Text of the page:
Stefan Meister: “EU should become more active player in finding a peace agreement on Karabakh” -


Stefan Meister: “EU should become more active player in finding a peace agreement on Karabakh”

Stefan Meister
Stefan Meister

Photo: DGAP


Mediamax talked to Stefan Meister, the head of the Program for International Order and Democracy at the German Council on Foreign Relations (DGAP)


In your “A Paradigm Shift: EU-Russia Relations After the War in Ukraine” article you write that the “EU needs to be more engaged to help Armenia preserve its sovereignty and stay on its path of democratization and reform”. What real steps would you advise the EU leaders to take?


It needs more than facilitation between Armenia and Azerbaijan, the EU should become more active player in finding a peace agreement on Karabakh and border delimitation agreement between Armenia and Azerbaijan. That means, the EU should further internationalize the conflict pushing for a EU Monitoring Mission between both states until a border agreement has been decided. It should offer to send peacekeepers into NK to replace Russia.


For all of this it should develop leverage on Azerbaijan, meaning to give the agreements with Armenia legitimization if they are in both interests, to offer more investment in transit from the Caspian Sea to the Black Sea and for rebuilding the regained territories. But these should only be offered, if Azerbaijan agrees on the recognition of the Armenian border, give human rights and security guarantees for Karabakh Armenians and agree on a transit route to Nakhichevan which does not undermine the sovereignty of the Armenian state.


Russia cannot give an international legitimization to any agreement, the EU can. Furthermore it should use its economic leverage on Turkey to support an agreement between Yerevan and Ankara to open the border.


In Armenia many believe that the EU will not provide real support to Armenia due to the great increase of Azerbaijan’s role as an oil and gas supplier following the war unleashed by Russia in Ukraine and the sanctions imposed against it. The EU, in fact, is also turning a blind eye to human rights violations in Azerbaijan. What is your opinion?


The amounts of gas and oil Azerbaijan can additionally supply is very limited, I do not see here a relevant role in the diversification of the EU away from Russia. Azerbaijan is more important as an transit country for Caspian gas and oil, coming from Kazakhstan and possibly from Turkmenistan. But that all will take time and Russia will try to undermine it. I would not overestimate the visit of Ursula von der Leyen to Baku, because, that was not a strategic visit decided by the member states and institutions, but rather von der Leyen who wanted to strengthen her profile on energy diversification. But yes, the signal in not mentioning human rights issues was problematic and it needs a substantial more clear language on this issues from the side of the EU.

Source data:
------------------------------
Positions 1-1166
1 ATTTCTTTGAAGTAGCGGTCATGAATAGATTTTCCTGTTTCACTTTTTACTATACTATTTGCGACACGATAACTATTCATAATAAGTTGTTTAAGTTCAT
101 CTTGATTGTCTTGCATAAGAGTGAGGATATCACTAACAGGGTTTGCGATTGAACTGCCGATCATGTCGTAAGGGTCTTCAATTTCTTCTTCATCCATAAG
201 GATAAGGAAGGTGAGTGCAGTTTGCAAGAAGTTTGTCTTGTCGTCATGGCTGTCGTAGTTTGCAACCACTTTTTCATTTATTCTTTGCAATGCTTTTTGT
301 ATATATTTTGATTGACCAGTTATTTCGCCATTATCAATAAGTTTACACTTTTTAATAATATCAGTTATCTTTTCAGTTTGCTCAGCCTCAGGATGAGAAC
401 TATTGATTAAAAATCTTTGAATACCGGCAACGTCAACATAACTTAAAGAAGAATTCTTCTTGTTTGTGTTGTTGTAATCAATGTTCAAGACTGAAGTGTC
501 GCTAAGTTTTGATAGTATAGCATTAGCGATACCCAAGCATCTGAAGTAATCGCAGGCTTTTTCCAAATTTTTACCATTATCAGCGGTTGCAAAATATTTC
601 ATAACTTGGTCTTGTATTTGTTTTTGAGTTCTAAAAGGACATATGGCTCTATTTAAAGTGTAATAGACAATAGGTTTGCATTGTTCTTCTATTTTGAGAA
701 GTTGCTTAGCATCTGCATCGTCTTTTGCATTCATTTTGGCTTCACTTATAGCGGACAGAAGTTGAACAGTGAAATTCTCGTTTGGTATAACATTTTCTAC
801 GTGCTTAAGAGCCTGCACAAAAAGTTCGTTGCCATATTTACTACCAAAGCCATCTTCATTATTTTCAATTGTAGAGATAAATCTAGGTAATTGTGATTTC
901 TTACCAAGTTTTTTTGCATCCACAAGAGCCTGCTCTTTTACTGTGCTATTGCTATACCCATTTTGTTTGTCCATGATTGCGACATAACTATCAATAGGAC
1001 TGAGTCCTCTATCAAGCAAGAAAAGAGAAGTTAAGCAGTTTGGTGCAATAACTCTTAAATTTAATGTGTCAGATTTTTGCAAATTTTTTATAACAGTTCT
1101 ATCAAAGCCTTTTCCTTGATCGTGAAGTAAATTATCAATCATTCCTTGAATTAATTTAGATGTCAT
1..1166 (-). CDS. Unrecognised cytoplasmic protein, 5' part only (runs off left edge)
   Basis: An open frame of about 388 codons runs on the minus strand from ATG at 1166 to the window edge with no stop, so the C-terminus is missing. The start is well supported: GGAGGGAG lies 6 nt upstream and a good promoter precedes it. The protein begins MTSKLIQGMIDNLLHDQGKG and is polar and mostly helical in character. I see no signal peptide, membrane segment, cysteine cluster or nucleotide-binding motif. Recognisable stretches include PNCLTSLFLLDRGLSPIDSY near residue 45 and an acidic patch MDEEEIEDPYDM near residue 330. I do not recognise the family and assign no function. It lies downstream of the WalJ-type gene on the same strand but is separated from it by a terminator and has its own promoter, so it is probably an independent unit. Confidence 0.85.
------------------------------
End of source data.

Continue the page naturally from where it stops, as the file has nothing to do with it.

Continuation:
An EU civilian observer mission has been temporarily deployed in Armenia (on the border with Azerbaijan). How do you assess its efficiency and do you think its deployment should be extended?


It is a first step on the internationalization of the conflict and it provides more transparency and it prevented possible Azerbaijan attacks. I think that is an important step and the mission should be extended until a border agreement has been reached and also other open questions have been agreed. For me this mission shows the growing will of the EU to be a player in solving the conflict and to bring more transparency into the conflict and deescalate. We always want more, but this is at least something.


Do you see fundamental differences in the mediation models offered to the parties by the EU, on behalf of Charles Michel, and Russia? And can the rivalry between these formats cause new problems for Armenia?


Russia is much more about a negotiation format where it reflects also its own interests in using the conflict while the EU is more a facilitation format which is neutral and provide a platform for talks without external impact. I think Moscow understands it as competition, because it is losing influence on the conflicting parties. The EU tries to be as neutral as possible without provoking Russia too much.


Azerbaijani President Ilham Aliyev stated that the meeting set for December 7 with Armenian Prime Minister Nikol Pashinyan in Brussels would not take place as “the Armenian side insisted on the participation of Emmanuel Macron”. Do you think Aliyev will be able to “oust” Macron from the settlement process?


I think Macrons role in the negotiations is controversial, because he is seen as partial contrary for instance to Charles Michel who is more neutral. Baku is not accepting Macron as a negotiator or facilitator and it might make sense to give him less a role. I think his presence can also be counter productive and lead to exactly what we saw in this case, that the meeting is not taking place.


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